I thought that I’d make good time running down “lower” Holy Jim.  Turns out, that’s when I felt the effects of heat exhaustion begin to set in.  I felt just like I did when I DNF’d Bulldog a few years back.  I felt overheated to the core, lightheaded and wanted nothing more than to lay down in the dirt.  I put my hands on my knees and stood in the shade for a few minutes then took off, conserving fluids.  About a mile later, I caught sight of the rockslide near the spring that I often refill at and began guzzling my fluids more frequently.  At the spring, I drank up, filled two of my handhelds and emptied my shoes of rocks.  Then I drenched  my head with that cold spring water.  I also washed my face, drenched my head again and draped it with a cold, wet bandana.  I felt revived.  But not enough to run a fast pace to the canyon floor.

I took the remaining 3.5 miles at a comfortable pace, practicing my pivots at the switchbacks.  I met many suffering cyclists, all going down.  I also came upon many, many hikers going up, all seeming like they weren’t carrying nearly enough fluids.  When two cyclists passed me at a slow pace, I stepped to the edge and nearly fell back.  I felt a great camaraderie when one of the cyclists reached out to grab my hand and pull me back. Both guys apologized profusely when they didn’t do anything wrong. 

After I passed the detour to Holy Jim Falls, I came upon dozens and dozens of hikers, all making their way or leaving the falls -- more hikers than I have ever seen making the trek.  With about 1 mile remaining I crossed the creek where a male and female hiker sat down to rest on their way to the falls.  They were young, very young, probably 19 or 20.  Their hair was shiny, their skin smooth and flawless.  As they each took out a perfectly white cigarette to light up, they asked me this, “Did you run to the falls?” 

I nearly busted up laughing.  But I held it in.  I didn’t want to shame the young couple.  I mean, “Did it look like I had run 1.5 miles to the falls and was now returning?”  My clothing was crusted in salt.  My head was draped with a bandana, and I had just saved myself from heat exhaustion. 

I stopped briefly and told them where I ran and they both laughed and said, “That’s crazy!!” 

I replied, “You’re right, that is crazy; I AM crazy,” and I bid them farewell and a good time at the falls.

This running adventure should be over except for one thing.  The parking lot was full as I did some minor stretching at my truck.  I could hear a branch snapping, a distinct sound that I remember from my youth.  When I was about 17 or 18 I was playing Frisbee in the forest (yes, this is true, my husband-to-be was there as well) when suddenly we heard a loud creaking sound.  We all stopped to listen and witnessed a tree simply fall to the ground before our eyes.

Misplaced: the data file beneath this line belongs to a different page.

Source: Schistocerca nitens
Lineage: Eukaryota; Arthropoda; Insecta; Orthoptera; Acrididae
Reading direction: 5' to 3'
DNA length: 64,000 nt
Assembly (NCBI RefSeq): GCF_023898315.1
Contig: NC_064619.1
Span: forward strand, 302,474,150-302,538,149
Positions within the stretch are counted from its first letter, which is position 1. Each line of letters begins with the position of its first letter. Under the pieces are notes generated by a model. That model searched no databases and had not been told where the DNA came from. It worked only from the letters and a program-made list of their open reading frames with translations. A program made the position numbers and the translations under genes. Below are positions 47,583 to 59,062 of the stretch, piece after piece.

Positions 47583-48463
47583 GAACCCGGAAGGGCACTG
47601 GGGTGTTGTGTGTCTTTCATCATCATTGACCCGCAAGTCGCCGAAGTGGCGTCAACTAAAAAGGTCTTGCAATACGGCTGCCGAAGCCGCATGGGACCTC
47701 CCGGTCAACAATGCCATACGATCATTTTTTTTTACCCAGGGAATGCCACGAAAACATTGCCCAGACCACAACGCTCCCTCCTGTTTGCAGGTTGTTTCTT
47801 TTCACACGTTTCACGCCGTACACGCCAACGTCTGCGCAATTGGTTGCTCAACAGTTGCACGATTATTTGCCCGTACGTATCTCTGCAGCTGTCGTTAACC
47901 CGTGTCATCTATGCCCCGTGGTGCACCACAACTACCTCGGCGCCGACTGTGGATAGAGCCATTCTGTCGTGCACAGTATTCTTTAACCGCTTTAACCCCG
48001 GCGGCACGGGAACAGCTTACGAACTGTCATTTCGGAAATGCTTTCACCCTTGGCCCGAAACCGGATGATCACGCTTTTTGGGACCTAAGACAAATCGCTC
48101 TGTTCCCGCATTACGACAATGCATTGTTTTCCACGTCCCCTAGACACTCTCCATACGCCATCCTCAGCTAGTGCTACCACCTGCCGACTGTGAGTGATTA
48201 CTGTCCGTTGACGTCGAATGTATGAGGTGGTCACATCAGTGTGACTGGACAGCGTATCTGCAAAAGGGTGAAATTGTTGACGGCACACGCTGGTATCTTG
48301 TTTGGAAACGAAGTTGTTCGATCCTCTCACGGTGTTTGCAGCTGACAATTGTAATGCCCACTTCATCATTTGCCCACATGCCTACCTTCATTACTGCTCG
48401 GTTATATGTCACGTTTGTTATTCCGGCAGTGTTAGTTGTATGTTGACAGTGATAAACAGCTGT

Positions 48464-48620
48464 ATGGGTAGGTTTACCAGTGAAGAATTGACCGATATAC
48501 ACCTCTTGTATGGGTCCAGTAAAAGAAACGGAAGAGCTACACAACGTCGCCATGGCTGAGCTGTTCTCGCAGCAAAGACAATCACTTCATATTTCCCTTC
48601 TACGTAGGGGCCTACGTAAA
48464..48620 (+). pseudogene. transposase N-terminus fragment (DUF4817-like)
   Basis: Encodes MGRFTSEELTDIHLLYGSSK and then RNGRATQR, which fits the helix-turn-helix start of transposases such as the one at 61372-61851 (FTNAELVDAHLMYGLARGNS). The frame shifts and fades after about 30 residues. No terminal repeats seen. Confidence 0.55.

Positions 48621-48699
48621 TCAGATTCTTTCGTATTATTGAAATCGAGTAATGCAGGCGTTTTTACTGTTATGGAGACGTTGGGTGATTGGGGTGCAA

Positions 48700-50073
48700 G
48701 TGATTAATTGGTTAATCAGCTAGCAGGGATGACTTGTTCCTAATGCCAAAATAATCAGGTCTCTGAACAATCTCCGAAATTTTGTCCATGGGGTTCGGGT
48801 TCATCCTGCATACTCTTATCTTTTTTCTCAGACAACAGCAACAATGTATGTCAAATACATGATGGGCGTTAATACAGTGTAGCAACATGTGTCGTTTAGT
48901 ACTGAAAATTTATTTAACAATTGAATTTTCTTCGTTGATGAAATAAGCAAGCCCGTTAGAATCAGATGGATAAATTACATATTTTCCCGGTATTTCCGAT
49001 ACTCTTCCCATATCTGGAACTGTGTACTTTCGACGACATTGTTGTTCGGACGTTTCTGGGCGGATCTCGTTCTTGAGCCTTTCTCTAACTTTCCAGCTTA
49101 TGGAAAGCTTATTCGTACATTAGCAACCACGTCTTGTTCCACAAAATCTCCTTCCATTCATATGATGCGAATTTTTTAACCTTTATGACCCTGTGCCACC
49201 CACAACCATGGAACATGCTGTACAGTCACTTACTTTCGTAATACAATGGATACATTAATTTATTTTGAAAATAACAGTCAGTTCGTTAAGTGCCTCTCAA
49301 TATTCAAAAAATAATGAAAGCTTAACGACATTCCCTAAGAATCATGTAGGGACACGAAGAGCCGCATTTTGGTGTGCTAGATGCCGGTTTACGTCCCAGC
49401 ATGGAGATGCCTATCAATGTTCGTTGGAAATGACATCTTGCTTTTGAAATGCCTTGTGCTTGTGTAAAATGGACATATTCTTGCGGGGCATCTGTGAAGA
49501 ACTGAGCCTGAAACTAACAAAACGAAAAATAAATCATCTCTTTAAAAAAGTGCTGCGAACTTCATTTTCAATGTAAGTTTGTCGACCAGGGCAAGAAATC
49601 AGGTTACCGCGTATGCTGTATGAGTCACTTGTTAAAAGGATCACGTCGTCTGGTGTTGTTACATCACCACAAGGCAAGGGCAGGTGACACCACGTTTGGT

Well, I heard this exact creaking today.  And it grew frequent.  I could tell that it came from above from one of the several enormous trees that a row of cars, including mine parked beneath.  I hurried to unlock my truck and drive away when in my nervousness I fumbled.  Another woman was walking around her car.  And then we both heard it, the loud creak, then CRACK.  Having no idea where this thing might land, I ran away from the sound, to the back of my truck and stooped down beneath the truck bed.  The other lady ran too.  She hollered something out loud.  Stooped down I hollered back, “Where is it?” 

“Above the white car” she said.  With that I stood and looked up.  A huge branch had broken and was now weighing down on another over-sized branch.  That branch in turn was creaking like it would break soon too.  The other lady got out of harm’s way and paced about her van.  I drove out ASAP.  As soon as I got cell service, I phoned the ranger station number that I got from information.  They were closed!  And the recording didn’t even give me the opportunity to leave a message. 

As such was today’s lovely long run adventure.  You too can have this much fun when you hit the trails. 

I’m serious.

Thanks again for reading!

My Activities W Horse Thief - Santiago Peak - Holy Jim 7-22-2012, Elevation - Distance


  1. Haha, that is a lot of fun indeed Lauren! You are crazy for sure but I must admit I relate all too well.

    1. Thanks Johann. It makes me feel happy that there's like you who can relate. : )

  2. Wow. Crazy run and that tree sound would have scared the life out of me. Now that my life is calmer, I would love to join you on one of your adventurous runs...know I cannot keep up with you but I can try. :)

    1. Rachel, I'm sure you can keep up with me. You are a tough runner! Join me any time, if you don't see anything posted w/ OCTR, e-mail me, because I don't post all my runs. Oh, and re: the tree sound. I went back the very next day for a hike with friends, and sure enough, a cluster of branches had fallen. Yikes!